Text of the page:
In this Guitar Control lesson video instructor Darrin Goodman, demonstrates how to play a “Killer Country/Blues Lick in the Key of E”. This lick incorporates all the essential techniques, that makes this killer country/blues lick sound sweet. Based in the minor pentatonic scale, with the addition of a major third, blue note and some other passing tones, as well as techniques such as; slides, hammer-ons, and pull offs. A great addition to your arsenal of licks.
I want to show you this cool lick, a bluesy kind and a little bit of country and blues mixed together and stuff.
Check the image above to follow the chords and tabs.
Primarily this is going to be an all minor pentatonic scale in the box pattern. The first box pattern are in the key of e, this scale will start on the 12th fret of the low e string so we’ve got 12, 15, 12, 14, 12, 14, 12, 14, 12, 15, 12, and 15. There’s going to be a couple of additional notes and some passing tones and things like, we’ll address that when we get there.
The first thing we do, is we do a slide from nowhere to the 14th fret of the d string. It doesn’t matter where you start, I’m starting approximately in the 9th or the 10th fret slide, and then we go to the 12th fret of the g string with your first finger, and then go back to the 14th fret of the d string. We go back to the third string g string, putting my first finger on the 12th fret and my second finger on the 13th fret, and third finger on the 14th fret, and we’re going to do a bend whole step band and hold.
This is probably the most difficult part, were going to bend, take our fourth finger and bar it across the high e and the b string at the 15th fret, and we’re going to bend and hold, then we pick strings and go e, b, and then to the g and release it. From there we go back to the 12th fret of the g string slowly and then we go back to the 14th fret of the d string with your third finger, back to the 12th fret of the g string and then going to do a hammer on to the 13th fret.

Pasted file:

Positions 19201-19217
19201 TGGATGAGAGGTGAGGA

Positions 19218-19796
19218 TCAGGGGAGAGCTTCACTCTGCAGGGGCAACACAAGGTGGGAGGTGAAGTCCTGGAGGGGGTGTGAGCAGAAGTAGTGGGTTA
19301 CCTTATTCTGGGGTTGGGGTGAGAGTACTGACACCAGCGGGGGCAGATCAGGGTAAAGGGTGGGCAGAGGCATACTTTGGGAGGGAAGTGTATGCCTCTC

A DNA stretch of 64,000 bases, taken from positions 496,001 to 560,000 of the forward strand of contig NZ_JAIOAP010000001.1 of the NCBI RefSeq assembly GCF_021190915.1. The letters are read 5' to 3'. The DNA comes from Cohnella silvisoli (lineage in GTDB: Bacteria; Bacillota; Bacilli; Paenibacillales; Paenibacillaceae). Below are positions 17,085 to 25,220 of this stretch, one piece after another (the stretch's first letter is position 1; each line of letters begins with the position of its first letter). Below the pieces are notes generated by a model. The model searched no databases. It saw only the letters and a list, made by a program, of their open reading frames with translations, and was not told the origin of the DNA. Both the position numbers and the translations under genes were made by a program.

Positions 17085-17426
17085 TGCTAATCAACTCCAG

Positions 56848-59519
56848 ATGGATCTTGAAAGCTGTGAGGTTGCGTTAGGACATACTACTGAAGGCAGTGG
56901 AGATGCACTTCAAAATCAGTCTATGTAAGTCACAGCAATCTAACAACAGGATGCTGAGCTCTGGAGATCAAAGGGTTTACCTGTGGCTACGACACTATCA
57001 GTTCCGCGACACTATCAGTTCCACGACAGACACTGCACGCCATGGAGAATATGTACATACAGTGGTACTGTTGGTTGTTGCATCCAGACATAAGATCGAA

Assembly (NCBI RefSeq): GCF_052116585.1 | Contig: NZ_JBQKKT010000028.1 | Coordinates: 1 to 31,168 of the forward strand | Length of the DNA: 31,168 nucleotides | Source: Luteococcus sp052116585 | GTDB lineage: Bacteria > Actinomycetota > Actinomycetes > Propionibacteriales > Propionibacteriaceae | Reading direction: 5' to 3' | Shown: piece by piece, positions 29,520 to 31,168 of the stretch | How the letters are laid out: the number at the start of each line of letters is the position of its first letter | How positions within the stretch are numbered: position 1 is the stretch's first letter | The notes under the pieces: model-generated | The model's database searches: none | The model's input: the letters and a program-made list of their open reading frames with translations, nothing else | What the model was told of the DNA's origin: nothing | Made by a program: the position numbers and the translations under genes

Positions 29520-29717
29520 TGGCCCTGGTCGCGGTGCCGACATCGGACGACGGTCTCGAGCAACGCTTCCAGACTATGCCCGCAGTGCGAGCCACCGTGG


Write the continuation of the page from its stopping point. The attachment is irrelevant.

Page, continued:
That’s adding the major third into the minor scale that’s really kind of gives that kind of country sound. After, we hammer on to the 14th fret of the d string. We do the band, go to the 12th fret of the g string to the 14th fret of the d string, and then you take that third finger, roll it up to the 14th fret of the g string, and then back on you’re d string 14, g string 14, back to the d string 14, and then you go to the 12 on the g string with the hammer on, that’s the first half.
For the second half we’re going to start on the 12th fret of the d string, and we’re going to pick and hammer on to the 14th fret and pull off back to 12, then we go to the 14th fret of the a string with your third finger, and we’re going to do this passing tone. We’re going to the 13th fret with your second finger and then, the 12th fret is your blue note.
That’s actually a flat five in the scale, but they called it out as the blue note. You descend that down and then slide to the 10th fret to the 12th fret of the low e with your third finger and back to the 10th fret of the a string. You’re going to pick and do a hammer on to the 11th fret, and finally follow with the 14th fret of the d string with your fourth finger. You want to hear that ring out over the top of each other, that’s the whole second half. Then try the entire sequence really slow, I hope you found that useful, and you got something out of it.
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